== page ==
Tuesday, August 30, 2011

Which of these stories is from The Onion?

Tea Party Congressman Calls For Tax Breaks To Put Out Raging Wildfire In District
WASHINGTON—With a massive wildfire currently raging out of control in his district, Tea Party Caucus member Rep. Trent Franks (R-AZ) pressed Congress to pass immediate tax breaks Tuesday to combat the rapidly spreading blaze.

Or this:

House Republican Bill Cuts Hurricane Monitoring Funds That Help Save Millions Of Dollars
In the wake of Hurricane Irene, which caused billions of dollars in damages up and down the U.S.’s eastern seaboard, House Republicans are callously claiming that any aid to victims of the disaster needs to be offset by budget cuts elsewhere. The savings favored by House Majority Leader Eric Cantor (R-VA) would come from cuts to the Federal Emergency Management Agency and first responders.

Pretty hard to tell, isn't it?


They're still fighting in Wisconsin

The recall elections in Wisconsin are done but the fight's not over.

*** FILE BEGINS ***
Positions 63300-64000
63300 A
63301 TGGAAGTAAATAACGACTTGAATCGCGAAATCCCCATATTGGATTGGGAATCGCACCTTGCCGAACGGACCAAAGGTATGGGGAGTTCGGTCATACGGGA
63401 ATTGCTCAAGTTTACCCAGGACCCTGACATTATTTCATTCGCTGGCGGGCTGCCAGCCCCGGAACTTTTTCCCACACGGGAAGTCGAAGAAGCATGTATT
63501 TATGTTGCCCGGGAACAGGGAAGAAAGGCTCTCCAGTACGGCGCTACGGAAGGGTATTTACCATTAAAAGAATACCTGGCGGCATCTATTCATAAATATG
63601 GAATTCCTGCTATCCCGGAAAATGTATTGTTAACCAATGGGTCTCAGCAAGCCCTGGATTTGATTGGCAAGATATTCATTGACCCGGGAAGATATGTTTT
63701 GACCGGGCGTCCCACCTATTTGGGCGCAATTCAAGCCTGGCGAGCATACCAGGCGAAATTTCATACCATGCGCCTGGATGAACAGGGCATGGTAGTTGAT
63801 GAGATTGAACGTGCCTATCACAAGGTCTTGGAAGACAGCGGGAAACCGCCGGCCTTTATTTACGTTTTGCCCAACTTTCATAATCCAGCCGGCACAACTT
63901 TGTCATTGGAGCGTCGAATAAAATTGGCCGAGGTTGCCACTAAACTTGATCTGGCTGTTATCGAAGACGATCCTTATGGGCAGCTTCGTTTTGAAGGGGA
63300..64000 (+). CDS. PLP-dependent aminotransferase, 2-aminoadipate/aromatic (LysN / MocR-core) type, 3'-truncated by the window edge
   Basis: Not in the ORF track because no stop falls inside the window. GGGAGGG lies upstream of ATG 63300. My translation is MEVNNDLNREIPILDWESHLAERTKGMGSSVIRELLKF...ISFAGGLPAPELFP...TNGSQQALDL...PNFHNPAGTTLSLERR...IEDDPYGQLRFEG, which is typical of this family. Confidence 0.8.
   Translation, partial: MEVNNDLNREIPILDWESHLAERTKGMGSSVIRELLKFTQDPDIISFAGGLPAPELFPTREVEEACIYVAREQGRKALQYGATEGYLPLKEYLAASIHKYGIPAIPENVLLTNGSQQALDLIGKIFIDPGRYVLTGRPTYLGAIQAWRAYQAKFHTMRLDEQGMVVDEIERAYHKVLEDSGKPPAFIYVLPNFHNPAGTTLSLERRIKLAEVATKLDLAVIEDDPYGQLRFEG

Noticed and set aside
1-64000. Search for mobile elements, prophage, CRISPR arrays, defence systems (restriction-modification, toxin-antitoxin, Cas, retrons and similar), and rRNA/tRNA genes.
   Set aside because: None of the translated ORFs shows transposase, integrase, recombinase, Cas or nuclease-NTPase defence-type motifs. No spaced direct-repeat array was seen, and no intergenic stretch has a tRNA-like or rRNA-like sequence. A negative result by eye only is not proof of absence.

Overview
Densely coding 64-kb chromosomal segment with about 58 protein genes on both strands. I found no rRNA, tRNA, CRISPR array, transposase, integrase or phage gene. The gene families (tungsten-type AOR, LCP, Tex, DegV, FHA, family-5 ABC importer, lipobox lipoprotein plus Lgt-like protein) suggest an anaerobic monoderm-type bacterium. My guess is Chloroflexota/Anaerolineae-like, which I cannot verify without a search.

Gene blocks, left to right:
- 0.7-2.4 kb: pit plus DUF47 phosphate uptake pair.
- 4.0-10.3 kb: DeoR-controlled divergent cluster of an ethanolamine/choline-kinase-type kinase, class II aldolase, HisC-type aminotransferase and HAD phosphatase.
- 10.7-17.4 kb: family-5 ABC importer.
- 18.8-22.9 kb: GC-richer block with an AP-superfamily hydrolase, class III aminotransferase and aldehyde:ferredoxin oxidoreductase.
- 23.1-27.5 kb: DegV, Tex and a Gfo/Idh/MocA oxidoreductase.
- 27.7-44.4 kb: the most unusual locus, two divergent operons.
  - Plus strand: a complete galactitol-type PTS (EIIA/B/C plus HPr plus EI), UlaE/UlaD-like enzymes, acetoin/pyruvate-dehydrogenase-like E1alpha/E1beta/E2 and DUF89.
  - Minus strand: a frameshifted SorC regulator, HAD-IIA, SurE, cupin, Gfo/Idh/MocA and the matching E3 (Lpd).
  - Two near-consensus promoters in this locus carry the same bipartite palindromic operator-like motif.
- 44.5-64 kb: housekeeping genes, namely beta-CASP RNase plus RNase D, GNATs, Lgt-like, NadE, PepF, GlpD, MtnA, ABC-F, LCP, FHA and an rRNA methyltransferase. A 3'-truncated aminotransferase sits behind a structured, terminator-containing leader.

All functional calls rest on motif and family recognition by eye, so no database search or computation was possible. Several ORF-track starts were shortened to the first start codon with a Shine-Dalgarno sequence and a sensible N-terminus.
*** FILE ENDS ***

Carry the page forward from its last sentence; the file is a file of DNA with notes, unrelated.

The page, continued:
The first Monday of September is Labor Day, and every year in Wausau the unions sponsor a parade.

Guess who's not invited this year.

Community parades often feature local politicians waving to the crowds, but this year's annual Labor Day parade in Wausau may be short a few elected officials.

That's because the head of the group that sponsors the Wausau Labor Day Parade, the Marathon County Central Labor Council, is telling Republican lawmakers from the area that they're not welcome Sept. 5.

"Usually they've been in the parade, but it seems like they only want to stand with us one day a year, and the other 364 days they don't really care," said Randy Radtke, president of the council.

At least one Republican got his widdle feewings hurt: